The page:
healthy forests, a serious outbreak could impact wildlife that rely on those habitats, such as Bicknell’s
thrush, American marten, and lynx, particularly if the regenerating forest differs form the spruce-fir
type.
Invasive Plant and Animal Species
Invasive plants can displace native plant species and alter ecosystem processes. Invasive species such as
Japanese barberry (Berberis thunbergii), burning bush (Euonymus alatus), and glossy buckthorn
(Frangula alnus) can invade forests, particularly in areas that have been fragmented by development.
Horticulture has been responsible for the introduction and spread of a number of exotic plants. In fact,
the majority of woody invasive plants in the U.S. (85%) were introduced for horticultural purposes
including landscaping, gardening, mitigation of soil erosion, and improving wildlife habitat (Reichard
1997 as cited in Reichard and White 2001). In accordance with the Invasive Species Act (1258-FN),
there are 27 species listed as invasive in New Hampshire, including Japanese knotweed (Fallopia
japonica), Norway maple (Acer platanoides), Japanese barberry, glossy buckthorn, and others.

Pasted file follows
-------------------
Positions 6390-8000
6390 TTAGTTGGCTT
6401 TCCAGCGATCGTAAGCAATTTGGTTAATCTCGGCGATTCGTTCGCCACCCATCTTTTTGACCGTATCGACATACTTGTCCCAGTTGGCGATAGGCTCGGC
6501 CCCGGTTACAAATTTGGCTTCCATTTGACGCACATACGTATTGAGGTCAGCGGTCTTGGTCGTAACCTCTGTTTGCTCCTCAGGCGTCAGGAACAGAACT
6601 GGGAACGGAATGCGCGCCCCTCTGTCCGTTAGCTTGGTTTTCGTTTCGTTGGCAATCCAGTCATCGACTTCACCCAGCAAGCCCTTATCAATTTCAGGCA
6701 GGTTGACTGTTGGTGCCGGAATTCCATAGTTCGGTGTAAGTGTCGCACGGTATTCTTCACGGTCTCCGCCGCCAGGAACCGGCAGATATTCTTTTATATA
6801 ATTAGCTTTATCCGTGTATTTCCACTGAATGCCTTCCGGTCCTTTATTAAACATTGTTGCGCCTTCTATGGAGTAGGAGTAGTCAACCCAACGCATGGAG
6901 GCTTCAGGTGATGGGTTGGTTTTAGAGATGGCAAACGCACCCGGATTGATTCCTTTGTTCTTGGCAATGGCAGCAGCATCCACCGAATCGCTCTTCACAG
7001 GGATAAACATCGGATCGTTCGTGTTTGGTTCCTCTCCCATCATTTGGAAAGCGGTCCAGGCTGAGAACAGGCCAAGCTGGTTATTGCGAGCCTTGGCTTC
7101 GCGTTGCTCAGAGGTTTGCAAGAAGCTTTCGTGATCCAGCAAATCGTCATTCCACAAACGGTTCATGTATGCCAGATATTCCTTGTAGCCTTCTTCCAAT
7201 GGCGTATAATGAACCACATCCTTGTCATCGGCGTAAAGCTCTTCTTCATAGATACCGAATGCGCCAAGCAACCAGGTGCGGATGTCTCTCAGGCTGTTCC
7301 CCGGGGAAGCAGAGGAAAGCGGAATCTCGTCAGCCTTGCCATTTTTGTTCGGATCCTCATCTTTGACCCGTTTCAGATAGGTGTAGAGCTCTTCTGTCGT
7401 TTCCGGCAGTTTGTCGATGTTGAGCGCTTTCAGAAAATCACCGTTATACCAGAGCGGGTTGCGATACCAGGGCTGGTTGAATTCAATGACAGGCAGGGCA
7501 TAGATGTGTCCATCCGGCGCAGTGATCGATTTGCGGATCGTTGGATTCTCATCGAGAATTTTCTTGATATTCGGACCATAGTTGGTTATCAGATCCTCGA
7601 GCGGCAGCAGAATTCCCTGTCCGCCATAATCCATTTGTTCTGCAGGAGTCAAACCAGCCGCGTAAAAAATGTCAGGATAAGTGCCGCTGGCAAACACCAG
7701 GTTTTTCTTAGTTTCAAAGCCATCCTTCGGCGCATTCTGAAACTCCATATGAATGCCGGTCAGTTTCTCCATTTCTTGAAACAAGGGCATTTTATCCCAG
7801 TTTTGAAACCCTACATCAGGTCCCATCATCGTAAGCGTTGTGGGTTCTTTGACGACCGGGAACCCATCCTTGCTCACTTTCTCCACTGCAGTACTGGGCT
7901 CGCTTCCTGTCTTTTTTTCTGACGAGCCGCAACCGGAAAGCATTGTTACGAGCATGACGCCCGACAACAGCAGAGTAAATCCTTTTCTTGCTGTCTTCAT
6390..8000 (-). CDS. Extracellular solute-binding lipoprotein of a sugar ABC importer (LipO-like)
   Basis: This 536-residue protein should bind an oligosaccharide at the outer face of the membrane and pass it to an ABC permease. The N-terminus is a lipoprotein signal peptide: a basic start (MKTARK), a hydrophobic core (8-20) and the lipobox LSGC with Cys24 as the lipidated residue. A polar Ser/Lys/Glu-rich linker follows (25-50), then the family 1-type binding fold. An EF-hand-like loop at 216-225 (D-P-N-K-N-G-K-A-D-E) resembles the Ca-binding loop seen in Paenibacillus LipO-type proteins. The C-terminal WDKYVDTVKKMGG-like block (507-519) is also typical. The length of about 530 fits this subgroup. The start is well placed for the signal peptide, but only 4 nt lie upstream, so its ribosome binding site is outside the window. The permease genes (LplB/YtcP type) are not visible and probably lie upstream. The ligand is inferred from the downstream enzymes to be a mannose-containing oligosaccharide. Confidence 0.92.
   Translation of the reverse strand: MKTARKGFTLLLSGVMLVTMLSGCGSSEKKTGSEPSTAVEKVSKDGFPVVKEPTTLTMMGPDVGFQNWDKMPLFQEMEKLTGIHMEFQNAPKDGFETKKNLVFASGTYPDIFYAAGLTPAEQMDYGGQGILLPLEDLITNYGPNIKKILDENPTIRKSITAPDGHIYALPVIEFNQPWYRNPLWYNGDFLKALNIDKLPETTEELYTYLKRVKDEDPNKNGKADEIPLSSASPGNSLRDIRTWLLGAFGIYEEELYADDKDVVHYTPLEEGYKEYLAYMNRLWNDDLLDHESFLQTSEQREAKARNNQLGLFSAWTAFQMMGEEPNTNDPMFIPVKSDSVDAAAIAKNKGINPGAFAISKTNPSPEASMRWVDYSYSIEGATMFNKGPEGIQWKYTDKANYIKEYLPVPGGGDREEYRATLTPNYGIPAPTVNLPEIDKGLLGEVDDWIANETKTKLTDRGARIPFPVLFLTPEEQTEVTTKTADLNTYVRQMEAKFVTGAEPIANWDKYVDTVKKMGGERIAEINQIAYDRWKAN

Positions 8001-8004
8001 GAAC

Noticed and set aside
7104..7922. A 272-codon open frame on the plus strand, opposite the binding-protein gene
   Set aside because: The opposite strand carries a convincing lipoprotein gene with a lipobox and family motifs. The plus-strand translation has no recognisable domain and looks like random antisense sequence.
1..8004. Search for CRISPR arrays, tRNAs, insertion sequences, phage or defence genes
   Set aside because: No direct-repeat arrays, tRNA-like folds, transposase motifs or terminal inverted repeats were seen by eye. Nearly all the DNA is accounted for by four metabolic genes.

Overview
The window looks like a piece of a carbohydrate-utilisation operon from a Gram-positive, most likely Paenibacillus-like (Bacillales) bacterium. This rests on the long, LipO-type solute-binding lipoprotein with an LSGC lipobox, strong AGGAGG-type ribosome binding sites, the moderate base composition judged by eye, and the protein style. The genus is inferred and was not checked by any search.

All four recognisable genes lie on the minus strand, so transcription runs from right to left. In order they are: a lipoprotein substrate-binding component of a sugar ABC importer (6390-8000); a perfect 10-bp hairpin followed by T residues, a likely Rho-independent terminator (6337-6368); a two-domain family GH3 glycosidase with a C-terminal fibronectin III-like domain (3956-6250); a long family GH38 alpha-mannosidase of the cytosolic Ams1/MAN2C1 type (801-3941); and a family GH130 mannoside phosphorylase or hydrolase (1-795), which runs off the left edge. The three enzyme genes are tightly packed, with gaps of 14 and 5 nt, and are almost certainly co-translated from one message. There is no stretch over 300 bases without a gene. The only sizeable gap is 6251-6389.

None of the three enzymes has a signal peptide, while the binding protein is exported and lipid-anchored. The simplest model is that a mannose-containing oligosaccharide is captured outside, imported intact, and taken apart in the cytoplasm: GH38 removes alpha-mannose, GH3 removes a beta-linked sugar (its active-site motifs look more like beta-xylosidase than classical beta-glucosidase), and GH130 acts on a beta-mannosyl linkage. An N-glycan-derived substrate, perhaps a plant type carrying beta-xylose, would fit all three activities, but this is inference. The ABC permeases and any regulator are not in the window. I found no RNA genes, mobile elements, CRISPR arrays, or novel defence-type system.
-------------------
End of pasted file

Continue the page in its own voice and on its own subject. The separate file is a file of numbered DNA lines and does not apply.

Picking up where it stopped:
According to the law, “No person shall collect, transport, import, export, move, buy, sell, distribute,
propagate or transplant any living and viable portion of any plant species, which includes all of their
cultivars and varieties,” listed in the Act. These and other invasive exotic plants may decrease plant
species diversity, produce allelopathic chemicals that retard other species, modify disturbance regimes,
and significantly modify the species’ composition and structure of vegetation (Silander and Klepeis
2001). These mechanisms may inhibit forest regeneration and degrade wildlife habitat.
New Hampshire Wildlife Action Plan 4-58
In New Hampshire, there are several exotic plants that are particularly problematic in floodplain
habitats, where the combination of rich soils and frequent disturbance are well-suited to non-native
invasives. Common invasive plants in floodplains include Asian bittersweet (Celastrus orbiculatus),
Japanese knotweed, and black swallowwort (Cynanchum louiseae) (ISI 2005). Asian bittersweet can
completely envelop both hardwoods and conifers, leading to mortality of the trees they use for support.
Although research into specific effects of invasive plants on wildlife has been limited, studies have
shown that Japanese knotweed (Maerz et al. 2005) and European buckthorn (Rhamnus cathartica) can
have measurable negative impacts on amphibians. Additionally, climate change may exacerbate the